I was invited to speak on a panel at Digital Book World, an amazing and exciting conference on digital change in the world of Trade Publishing, in New York City on Tuesday 26th. I’ve decided to hang around for the second day of the conference as well.
I’m really delighted to be taking part and especially pleased that I will be meeting so many of the people I have been discussing these topics with over the last few years. Some of them I was fortunate enough to meet when I was speaking at TOC Frankfurt and it will be fun to see them again as well.
After the conference I’ll be travelling Northwest to Chicago for some well earned rest. I’ll make scathing comparisons between how they cope with snow in Illinois and Ireland I am sure.
So, feel free to drop me a line but don’t be too surprised if the email takes a bit longer to elicit a response than normal.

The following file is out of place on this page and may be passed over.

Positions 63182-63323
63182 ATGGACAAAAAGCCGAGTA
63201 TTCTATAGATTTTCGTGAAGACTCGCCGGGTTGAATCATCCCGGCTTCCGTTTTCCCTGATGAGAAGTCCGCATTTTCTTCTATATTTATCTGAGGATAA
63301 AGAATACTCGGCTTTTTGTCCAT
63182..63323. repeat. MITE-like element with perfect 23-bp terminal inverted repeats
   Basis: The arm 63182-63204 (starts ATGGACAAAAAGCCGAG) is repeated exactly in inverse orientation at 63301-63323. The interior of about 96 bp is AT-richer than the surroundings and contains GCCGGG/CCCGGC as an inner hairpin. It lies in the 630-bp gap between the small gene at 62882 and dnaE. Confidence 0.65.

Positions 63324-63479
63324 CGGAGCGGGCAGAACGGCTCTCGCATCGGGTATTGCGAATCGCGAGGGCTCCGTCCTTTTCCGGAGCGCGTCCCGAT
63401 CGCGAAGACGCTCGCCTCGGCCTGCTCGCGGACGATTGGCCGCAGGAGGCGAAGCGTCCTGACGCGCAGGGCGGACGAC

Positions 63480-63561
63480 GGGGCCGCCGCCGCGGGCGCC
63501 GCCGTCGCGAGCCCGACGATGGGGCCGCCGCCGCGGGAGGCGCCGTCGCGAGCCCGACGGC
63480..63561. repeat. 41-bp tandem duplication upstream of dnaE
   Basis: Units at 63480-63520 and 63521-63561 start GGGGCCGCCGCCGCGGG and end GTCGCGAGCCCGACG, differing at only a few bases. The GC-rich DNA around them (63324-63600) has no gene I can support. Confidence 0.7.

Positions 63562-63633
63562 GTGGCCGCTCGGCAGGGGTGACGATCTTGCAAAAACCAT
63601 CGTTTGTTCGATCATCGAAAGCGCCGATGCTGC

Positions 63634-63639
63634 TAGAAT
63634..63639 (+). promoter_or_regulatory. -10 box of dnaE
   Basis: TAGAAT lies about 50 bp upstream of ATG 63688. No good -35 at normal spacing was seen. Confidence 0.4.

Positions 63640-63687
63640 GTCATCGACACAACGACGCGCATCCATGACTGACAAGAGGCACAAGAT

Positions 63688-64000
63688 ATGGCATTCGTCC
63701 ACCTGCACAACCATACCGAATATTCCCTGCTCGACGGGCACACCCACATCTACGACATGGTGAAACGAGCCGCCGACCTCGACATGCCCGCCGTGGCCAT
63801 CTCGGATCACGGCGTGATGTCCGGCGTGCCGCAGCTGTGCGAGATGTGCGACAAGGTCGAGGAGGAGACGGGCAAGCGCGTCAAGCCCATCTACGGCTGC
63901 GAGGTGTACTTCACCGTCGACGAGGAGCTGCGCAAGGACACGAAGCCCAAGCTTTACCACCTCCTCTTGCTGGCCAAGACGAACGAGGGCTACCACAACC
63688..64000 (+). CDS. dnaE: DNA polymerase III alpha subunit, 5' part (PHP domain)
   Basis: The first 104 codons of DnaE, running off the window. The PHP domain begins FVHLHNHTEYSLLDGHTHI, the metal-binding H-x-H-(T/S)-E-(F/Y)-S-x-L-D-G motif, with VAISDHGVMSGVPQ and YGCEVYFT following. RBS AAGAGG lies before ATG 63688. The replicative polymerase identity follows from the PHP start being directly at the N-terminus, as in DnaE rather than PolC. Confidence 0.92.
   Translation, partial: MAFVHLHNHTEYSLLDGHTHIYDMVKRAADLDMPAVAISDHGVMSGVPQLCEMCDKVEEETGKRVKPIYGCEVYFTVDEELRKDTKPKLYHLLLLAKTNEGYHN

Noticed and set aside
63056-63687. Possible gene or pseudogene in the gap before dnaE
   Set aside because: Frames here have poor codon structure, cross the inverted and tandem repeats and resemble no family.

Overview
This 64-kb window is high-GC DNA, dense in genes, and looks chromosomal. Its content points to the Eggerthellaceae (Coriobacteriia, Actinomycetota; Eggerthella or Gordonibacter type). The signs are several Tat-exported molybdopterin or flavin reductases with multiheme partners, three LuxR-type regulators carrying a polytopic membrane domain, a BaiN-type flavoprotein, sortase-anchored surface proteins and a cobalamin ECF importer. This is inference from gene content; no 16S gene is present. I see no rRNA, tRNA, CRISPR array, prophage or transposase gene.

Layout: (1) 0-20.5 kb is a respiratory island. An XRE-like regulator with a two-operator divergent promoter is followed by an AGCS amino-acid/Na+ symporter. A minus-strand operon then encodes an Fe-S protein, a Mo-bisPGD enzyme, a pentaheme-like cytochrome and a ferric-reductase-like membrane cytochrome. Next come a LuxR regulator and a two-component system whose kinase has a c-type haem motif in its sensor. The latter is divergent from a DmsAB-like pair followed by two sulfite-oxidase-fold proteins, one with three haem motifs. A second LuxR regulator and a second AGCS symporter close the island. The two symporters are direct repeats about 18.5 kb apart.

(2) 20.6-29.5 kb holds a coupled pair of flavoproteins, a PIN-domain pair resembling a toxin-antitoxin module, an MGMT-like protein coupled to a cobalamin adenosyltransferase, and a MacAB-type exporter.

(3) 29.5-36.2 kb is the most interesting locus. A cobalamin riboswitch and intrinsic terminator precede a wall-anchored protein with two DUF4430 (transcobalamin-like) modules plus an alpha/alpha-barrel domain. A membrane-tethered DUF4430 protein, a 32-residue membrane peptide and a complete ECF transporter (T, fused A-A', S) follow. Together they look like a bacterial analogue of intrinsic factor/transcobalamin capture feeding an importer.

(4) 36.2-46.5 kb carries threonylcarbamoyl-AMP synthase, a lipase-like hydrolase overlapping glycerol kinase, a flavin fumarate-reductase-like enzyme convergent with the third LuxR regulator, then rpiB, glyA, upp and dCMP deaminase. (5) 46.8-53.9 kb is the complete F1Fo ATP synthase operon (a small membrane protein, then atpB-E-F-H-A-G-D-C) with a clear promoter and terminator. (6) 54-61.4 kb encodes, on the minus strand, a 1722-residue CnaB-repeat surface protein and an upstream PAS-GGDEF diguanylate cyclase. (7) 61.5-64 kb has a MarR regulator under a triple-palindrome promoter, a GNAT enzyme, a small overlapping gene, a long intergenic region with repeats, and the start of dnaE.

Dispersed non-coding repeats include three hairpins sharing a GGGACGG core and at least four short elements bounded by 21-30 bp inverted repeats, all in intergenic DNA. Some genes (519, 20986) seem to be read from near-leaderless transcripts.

This is a little off topic in many ways but also on topic.
There has been the slow emergence of professionally written blogs in Ireland, reinforcing my thinking about blogging as a tool for publishing as opposed to any kind of social change, political change or even a weapon for undermining mainstream media. It also echoes (finally) the trend in the US where both commercial mainstream news outlets and academics have take to the tools with gusto.
It’s not just that newspapers like The Irish Times and Irish Independent are making use of the tools but three group blogs written by academics are quickly establishing themselves (or have already established themselves) as must read sites.
Empires, by definition, begin their decline at their peak. Today Amazon bestrides the publishing world like Caesar, and it may seem far-fetched to think of this company slipping from its dominant position. There is some doubt, however, that Amazon can continue to augment its control over so many facets of the industry. Although there may be more growth ahead, the environment Amazon operates in is evolving and rivals may force their way through cracks in the fortress.